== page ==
Rupert Murdoch’s popular trash tabloid The Sun could face civil lawsuits.
A High Court judge in London has ruled that victims who claim that their phones were hacked by News Corp journalists working at the Sun tabloid can now pursue those claims for the very first time.
Hacking Inquiry reports:
Commenting on the judgement handed down today at the High Court enabling – for the first time – scores of hacking claims to be made against The Sun, Dr Evan Harris, Joint Executive Director of Hacked Off, said:
“This is another bad day for the Sun and especially for the Chief Executive of NewsCorp UK, Rebekah Brooks, because a court has now found that there is sufficient evidence for claims to be brought against the company for hacking at The Sun under her editorship.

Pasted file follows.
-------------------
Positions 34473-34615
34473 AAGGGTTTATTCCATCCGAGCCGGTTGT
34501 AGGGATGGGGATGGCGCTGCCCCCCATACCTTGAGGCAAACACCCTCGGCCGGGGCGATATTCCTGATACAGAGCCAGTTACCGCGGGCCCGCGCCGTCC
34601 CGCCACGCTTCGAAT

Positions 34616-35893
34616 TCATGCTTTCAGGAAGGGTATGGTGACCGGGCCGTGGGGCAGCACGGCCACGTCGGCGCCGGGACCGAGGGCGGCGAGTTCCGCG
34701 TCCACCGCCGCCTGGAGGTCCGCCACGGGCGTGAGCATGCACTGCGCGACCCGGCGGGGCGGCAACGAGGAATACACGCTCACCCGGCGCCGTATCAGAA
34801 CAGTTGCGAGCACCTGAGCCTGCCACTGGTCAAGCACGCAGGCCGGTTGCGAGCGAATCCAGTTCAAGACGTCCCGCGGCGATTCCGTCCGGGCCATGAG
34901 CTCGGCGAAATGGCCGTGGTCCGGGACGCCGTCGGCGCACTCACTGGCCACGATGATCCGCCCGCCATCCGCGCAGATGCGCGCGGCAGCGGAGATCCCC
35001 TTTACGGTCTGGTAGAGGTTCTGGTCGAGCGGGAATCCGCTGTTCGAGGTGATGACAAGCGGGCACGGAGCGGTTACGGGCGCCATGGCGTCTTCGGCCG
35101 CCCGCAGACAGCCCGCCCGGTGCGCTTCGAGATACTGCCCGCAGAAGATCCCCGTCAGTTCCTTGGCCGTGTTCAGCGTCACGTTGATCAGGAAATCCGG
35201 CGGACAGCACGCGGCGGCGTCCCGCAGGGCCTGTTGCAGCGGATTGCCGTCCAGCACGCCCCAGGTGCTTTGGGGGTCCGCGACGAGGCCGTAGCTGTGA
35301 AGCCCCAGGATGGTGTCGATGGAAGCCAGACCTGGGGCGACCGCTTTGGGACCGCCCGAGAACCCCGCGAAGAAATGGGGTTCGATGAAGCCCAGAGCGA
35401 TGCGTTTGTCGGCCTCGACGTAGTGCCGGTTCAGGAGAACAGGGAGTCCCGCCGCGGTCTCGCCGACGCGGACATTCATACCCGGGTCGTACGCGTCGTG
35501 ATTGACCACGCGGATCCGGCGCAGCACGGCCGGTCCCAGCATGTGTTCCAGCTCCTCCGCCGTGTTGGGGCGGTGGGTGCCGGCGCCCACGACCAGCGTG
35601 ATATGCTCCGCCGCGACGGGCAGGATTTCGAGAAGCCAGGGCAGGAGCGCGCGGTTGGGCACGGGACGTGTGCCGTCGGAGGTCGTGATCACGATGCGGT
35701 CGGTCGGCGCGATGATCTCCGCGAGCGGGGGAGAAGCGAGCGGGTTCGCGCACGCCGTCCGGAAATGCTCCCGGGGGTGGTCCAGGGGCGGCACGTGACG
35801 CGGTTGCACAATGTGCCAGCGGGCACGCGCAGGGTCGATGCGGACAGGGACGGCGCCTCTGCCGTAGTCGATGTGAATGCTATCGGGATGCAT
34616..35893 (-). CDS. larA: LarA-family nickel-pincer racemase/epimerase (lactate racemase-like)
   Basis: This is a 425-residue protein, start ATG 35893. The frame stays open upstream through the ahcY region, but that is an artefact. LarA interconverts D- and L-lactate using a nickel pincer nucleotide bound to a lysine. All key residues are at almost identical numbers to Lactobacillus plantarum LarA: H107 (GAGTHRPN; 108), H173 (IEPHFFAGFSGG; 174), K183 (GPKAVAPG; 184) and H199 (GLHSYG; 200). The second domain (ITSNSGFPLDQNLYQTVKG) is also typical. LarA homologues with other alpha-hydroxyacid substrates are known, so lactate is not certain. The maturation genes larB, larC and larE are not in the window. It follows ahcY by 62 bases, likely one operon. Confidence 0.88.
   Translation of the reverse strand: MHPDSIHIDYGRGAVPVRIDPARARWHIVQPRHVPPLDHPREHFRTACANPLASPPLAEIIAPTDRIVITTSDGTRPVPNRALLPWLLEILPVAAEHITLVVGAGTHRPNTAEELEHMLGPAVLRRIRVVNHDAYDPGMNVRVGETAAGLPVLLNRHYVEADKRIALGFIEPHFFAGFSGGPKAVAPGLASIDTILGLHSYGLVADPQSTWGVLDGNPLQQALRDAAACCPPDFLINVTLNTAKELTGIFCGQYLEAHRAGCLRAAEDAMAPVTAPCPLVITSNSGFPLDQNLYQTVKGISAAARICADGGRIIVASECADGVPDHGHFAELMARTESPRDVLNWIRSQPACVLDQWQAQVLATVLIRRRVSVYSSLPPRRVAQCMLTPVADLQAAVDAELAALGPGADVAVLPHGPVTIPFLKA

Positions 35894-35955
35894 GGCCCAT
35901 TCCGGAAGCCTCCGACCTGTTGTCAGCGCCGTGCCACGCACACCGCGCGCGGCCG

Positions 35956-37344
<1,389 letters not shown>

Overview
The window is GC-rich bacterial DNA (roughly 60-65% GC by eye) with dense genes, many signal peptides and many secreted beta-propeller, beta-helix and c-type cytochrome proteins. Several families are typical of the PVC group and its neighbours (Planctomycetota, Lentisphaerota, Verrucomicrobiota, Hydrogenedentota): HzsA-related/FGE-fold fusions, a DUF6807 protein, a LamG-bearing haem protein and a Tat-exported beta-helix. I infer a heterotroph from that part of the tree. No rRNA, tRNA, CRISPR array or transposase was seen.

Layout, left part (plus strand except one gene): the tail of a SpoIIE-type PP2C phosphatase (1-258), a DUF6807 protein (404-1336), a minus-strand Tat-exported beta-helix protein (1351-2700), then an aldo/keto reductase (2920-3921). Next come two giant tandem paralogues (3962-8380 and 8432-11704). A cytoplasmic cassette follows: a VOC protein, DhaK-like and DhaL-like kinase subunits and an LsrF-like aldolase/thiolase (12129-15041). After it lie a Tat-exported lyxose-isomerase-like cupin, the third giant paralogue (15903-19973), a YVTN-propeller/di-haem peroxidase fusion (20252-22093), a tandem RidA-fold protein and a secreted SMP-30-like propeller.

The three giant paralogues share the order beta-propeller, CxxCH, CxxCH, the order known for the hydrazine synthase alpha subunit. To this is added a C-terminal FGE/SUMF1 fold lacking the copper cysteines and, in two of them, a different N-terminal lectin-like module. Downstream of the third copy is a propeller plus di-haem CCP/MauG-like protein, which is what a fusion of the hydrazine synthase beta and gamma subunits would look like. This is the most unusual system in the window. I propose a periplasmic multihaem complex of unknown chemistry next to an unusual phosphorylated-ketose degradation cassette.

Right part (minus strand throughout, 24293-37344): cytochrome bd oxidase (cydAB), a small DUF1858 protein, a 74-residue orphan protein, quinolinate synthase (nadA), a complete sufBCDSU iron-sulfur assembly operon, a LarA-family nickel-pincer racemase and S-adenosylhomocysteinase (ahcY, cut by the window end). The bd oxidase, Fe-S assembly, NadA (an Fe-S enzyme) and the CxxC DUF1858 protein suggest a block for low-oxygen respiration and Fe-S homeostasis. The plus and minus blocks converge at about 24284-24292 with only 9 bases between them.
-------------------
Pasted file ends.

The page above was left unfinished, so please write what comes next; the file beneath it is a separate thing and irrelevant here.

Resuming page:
“The evidence which supported the application included statements of four whistleblowers whose evidence was not considered at the Leveson Inquiry (mainly because of criminal proceedings being current at that time).
“News Corp will seek to settle all these claims out of court and not allow any to get to trial. Either way Part 2 of the Leveson Inquiry must go ahead and examine in public these whistleblower allegations and the corrupt relationships between the press and police that have kept this cover-up going for so long. The Government must now indicate that Part 2 of Leveson will definitely take place as the Prime Minister promised when prosecutions are complete.”
The judgment is available here.
Hacked Off is the campaign for a free and accountable press. The Campaign works with victims of press abuse to achieve those aims.
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